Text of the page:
In my view, the tests of the validity of the concept of Centers for Inquiry is at stake—are we able to generate a new secular morality in which individual persons are transformed and the common moral decencies and moral integrity prevail? Central to the core of secular humanism is a respect for the intrinsic dignity and value of every person and an uncompromising commitment to human rights. I deplore the prospect that the Council for Secular Humanism might turn into just another combative atheist organization—or that it might focus exclusively on the separation of church and state. The core value of secular humanism is the realization and enhancement of human fulfillment, a renaissance ideal of ethical good where human enlightenment comes first—an ideal I hope the Council will continue to champion.

What I have found—much to my dismay, even at the Center for Inquiry—is that competitive battles for self-aggrandizement and personal advantage are inescapable. These tendencies, I hasten to add, exist in the broader consumer-capitalist-corporate culture in which we live, where egoistic self-interest is the norm rather than the quest for the common good or the recognition of our empathetic responsibilities to others. I recognize that all social institutions experience power plays and that not only corporations but churches and temples are affected by the competitive rat race. Hence, the frontier for the Center for Inquiry movement as I view it is whether secular humanism can achieve a new level of moral excellence. As I move on from my former role as founder and chairman of the Center for Inquiry movement, I stand on the sidelines hoping that my creation is able to mature in wisdom and develop a new eupraxsophy of quality. We must move beyond the battle with the Religious Right, important as that has been. We need a new agenda if we are to survive, and that is the development of a new morality as part of the emerging planetary community of humankind.


Does the Universe Have Meaning?

The root question for secular humanists is the existential one: what is the meaning of existence? This is the primordial question that humans have pondered in every age.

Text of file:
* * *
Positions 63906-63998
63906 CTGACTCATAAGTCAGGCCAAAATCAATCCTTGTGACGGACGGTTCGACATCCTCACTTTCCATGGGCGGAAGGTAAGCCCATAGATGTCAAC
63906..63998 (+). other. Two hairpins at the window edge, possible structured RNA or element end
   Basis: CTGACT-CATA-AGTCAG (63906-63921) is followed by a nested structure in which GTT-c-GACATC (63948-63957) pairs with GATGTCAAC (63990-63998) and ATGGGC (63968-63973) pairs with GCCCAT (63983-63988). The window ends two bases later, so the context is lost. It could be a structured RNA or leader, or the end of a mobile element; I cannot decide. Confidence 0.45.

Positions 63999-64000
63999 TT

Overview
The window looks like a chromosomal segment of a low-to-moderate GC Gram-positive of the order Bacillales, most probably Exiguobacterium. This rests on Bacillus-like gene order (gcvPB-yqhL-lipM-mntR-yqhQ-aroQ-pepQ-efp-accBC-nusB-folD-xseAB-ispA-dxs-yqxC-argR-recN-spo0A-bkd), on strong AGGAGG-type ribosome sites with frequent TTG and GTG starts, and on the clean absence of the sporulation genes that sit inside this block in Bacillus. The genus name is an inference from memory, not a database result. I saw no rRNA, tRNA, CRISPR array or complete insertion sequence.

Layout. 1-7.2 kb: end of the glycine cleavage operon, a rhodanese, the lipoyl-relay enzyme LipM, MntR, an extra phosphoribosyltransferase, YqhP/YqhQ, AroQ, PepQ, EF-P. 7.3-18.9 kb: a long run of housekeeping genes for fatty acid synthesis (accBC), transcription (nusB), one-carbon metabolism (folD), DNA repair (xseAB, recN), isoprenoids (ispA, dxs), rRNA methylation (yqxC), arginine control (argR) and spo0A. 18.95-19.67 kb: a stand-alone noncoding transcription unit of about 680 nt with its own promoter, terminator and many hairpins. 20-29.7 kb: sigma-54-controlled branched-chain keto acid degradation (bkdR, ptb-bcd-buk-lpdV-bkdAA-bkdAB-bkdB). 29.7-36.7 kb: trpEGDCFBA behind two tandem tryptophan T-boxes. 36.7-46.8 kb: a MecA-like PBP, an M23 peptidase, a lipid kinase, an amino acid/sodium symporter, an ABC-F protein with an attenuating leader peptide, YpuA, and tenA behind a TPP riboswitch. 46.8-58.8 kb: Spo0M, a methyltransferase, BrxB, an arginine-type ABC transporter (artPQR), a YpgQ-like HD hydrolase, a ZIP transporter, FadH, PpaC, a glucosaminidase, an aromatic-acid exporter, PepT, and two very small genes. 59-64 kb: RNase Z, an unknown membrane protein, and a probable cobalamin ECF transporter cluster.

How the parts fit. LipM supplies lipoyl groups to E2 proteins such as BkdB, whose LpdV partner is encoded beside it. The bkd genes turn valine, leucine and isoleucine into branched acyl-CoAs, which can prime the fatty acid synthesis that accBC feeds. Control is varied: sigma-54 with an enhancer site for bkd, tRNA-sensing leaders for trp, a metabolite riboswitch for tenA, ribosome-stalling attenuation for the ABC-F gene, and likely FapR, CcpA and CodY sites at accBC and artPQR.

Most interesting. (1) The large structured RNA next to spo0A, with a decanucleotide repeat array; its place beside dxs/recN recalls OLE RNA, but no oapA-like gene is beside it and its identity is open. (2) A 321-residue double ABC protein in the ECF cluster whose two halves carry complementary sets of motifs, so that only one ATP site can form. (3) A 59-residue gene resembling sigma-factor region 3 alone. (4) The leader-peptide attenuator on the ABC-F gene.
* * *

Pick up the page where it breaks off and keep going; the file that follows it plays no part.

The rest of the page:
Viewing the panoramic splendor of the night sky, one cannot help but be stunned by its magnificence and overcome by awe. This most likely was true for prehistoric men and women peering at the moon and stars, whether from a mountaintop, a desert oasis, a rainforest, or the frozen tundra of the North. Similarly for the undoubted astonishment of the rising sun every day, the bearer of warmth and giver of life. What does the universe mean to us? This question is all the more intriguing today, given the power of the Hubble Telescope to peer into the far reaches of the universe beyond our own galaxy. Viewing the brilliant photographs taken by NASA of the heavenly bodies thousands or millions of light-years away is a source of wonderment. The immensity of the universe (or multiverse) is breathtaking. The mystery of the cosmic scene perplexes the theist a
nd spiritualist no less than it does the secular humanist and atheist.

Human beings have always faced challenges and conflicts in daily life. They have had to labor by the sweat of their brows in order to survive. The struggle to persist is especially pressing when humans face thirst or hunger, danger or conflict, disease or death.

My favorite book of the Old Testament is that of Job, where we read:

There was a man in the land of Uz, whose name was Job; and that man was perfect and upright, and one that feared God, and eschewed evil. And there were born to him seven sons and three daughters…. [Job 1: 1-2]

Man that is born of a woman is of few days, and full of trouble…. He cometh forth like a flower, and is cut down: he fleeth also as a shadow, and continueth not. [Job 14: 1–2]

Job is unable to resolve the problem of evil. He cannot fathom the transient character of human existence or the sorrow and tears that are so often experienced. After recounting these terrible travails, he finds solace in God.